At the point where I finally decided to call it quits and go to the hospital after almost 5 hours of this mess, I still thought that I was just suffering pain from a miscarriage and that my doctor hadn't given me the full scoop on what might happen. I was tired and just wanted meds to help me get through the 'rough part'. I asked my dad to take me to the hospital after I had thrown up for the 8th time and I was too sick to even make it to the bathroom - he helped throw up as I lay there and then cleaned me up. He tried to help me sit up and the next thing I remember is laying on the floor feeling carpet next to my face and thinking what an odd sensation it was. I had no idea how I got there or where everyone was. Apparently I had passed out from shock/blood loss and emergency medical help was on it's way.

As I lay there, I could hear sirens in the distance, and then I must have passed out again. The next thing I heard was someone asking me to sit up (I couldn't), then felt them buckling me onto some sort of chair contraption. After that, I remember brief snatches of noise. Outside our house were MP's, ambulance, fire trucks... I can only assume that I was going in and out of consciousness, but without a lot of ability to communicate. Each time I heard something it was like a whole new scene - I heard something again when I was going into the ambulance. It was a neighbor who had come to help, who knew me and gave some official information about what Rafe was doing that I was in no shape to give.

Being moved in any way was excruciatingly painful, and I remember the amulance didn't have any shocks (military ambulance). I was taken to the Naval hospital, given IV's and some drugs to help with the pain and to leave me coherent enough to make medical decisions for myself. My dad actually wrote down a timeline somewhere of what happened, as he was with me the whole time. The Naval hospital doesn't have a catscan machine or a vaginal ultrsound, so they transferred me at one point to the Beaufort hospital to get a scan, then sent me back to the Naval hospital. Every movement was like being slashed with knives internally. A blanket laid on my belly felt like someone was punching me. Many times I found myself screaming involuntarily, then apologizing for yelling and disturbing people. Such a woman thing - no man I know would apologize for their own pain, and good for them... I wish I hadn't.

I went into surgery almost 12 hours after I first felt the pain. The delay was partly because the Naval hospital is so small they rely on doctors in town on call for services, especially on weekends. By this time it was Saturday morning. They had to call a transport team to send me to Beaufort. They had to call a cat scan tech to run the scan. They had to call in someone to read the scan. They had to call in a doctor to do the surgery (who was actually working on and left another patient at a different hospital to come do my surgery). Who knows who else they called in; that's all I remember right now. The Naval Hospital has one floor only for patients, and no matter who you are, you are on that floor. The second night I was there, the nurse told me there were only 2 other patients besides me in the hospital.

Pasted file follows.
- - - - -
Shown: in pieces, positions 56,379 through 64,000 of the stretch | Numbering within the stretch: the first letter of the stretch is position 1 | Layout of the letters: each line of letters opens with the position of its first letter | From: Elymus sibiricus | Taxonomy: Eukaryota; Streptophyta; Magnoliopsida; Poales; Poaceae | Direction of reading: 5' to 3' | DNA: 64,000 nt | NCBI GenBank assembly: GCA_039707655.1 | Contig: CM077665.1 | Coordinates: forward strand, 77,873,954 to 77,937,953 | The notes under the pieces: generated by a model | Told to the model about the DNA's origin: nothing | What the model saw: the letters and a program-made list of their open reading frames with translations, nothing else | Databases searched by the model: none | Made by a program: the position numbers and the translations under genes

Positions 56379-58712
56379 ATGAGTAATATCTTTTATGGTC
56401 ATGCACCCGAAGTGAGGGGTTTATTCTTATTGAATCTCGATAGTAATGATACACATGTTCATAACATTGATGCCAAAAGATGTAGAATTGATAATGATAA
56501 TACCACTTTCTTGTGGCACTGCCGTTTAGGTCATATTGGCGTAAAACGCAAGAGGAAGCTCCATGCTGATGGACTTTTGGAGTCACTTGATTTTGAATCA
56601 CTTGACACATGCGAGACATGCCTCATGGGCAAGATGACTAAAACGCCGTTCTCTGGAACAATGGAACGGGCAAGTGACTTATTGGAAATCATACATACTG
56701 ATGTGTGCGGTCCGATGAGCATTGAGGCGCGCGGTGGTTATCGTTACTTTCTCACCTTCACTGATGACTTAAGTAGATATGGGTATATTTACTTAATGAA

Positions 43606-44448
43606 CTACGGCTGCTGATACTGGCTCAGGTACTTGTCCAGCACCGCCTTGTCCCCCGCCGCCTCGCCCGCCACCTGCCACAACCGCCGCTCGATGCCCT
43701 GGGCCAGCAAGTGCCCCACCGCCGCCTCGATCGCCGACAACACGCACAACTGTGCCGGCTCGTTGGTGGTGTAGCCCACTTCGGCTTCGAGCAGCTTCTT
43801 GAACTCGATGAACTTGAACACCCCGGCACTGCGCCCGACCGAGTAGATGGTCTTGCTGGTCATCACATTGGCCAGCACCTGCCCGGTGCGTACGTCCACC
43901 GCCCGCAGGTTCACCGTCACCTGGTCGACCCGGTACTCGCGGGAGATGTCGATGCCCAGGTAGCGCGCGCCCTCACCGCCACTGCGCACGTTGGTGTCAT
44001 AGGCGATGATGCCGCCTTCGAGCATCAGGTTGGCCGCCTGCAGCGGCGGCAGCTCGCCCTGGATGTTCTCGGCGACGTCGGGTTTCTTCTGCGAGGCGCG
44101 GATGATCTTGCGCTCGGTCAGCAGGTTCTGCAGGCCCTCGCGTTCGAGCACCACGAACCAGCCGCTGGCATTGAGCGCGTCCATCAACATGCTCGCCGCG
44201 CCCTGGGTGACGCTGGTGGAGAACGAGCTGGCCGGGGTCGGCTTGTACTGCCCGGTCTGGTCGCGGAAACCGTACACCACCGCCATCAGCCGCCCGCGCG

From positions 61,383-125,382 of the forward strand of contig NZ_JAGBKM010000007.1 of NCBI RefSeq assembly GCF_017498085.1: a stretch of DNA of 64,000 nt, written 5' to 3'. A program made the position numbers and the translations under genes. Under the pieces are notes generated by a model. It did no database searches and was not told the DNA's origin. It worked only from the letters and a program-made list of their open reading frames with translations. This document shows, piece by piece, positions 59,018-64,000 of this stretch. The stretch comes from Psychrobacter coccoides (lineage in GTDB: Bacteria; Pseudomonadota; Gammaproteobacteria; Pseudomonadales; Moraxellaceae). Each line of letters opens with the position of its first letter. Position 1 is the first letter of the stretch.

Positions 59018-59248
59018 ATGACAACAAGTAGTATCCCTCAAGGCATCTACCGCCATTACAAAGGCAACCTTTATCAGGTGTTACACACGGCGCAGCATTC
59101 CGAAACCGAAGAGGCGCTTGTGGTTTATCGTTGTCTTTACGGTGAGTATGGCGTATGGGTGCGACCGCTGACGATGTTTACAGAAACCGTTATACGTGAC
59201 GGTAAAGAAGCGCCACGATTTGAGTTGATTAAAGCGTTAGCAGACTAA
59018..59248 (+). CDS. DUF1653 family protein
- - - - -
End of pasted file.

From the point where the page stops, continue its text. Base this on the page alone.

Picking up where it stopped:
I wonder how much longer I would have lasted without surgery. My doctor told me I almost died. They did a laproscopy; she told me it took them 10 minutes to cut the fallopian tube and stop the bleeding and sew it up; and almost an hour to suction out the blood in my body. They finally stopped at an hour and she told me later that they only took out 90% of the blood I lost, but felt it too dangerous to continue. She showed me pictures of the interior of my belly from the surgery - it was oddly fascinating to see the lake of blood and how they blew up my belly with air to do the surgery. Modern medicine is amazing.

I stayed in the hospital the day of the surgery and they discharged me the next day. I had a hematocrit (spelling?) of 18 when they released me. They didn't replace all my blood. I was still pregnant with Baby Q in my uterus, even though I had lost the twin on the fallopian tube. I was under the impression that they felt it was better to have my own blood circulating in my system for the baby to survive and they gave me iron pills, vitamin C and simethicone for the bloating.

There is so much more to say, and over the next few days or weeks, I will get it all out. In so many ways, this is for my husband, who can only call once a week for a few minutes on a satellite phone, but can occasionally access the web when he's near a base. But it's also to update my friends and family who are so dear to me and who have probably wondered at my absence.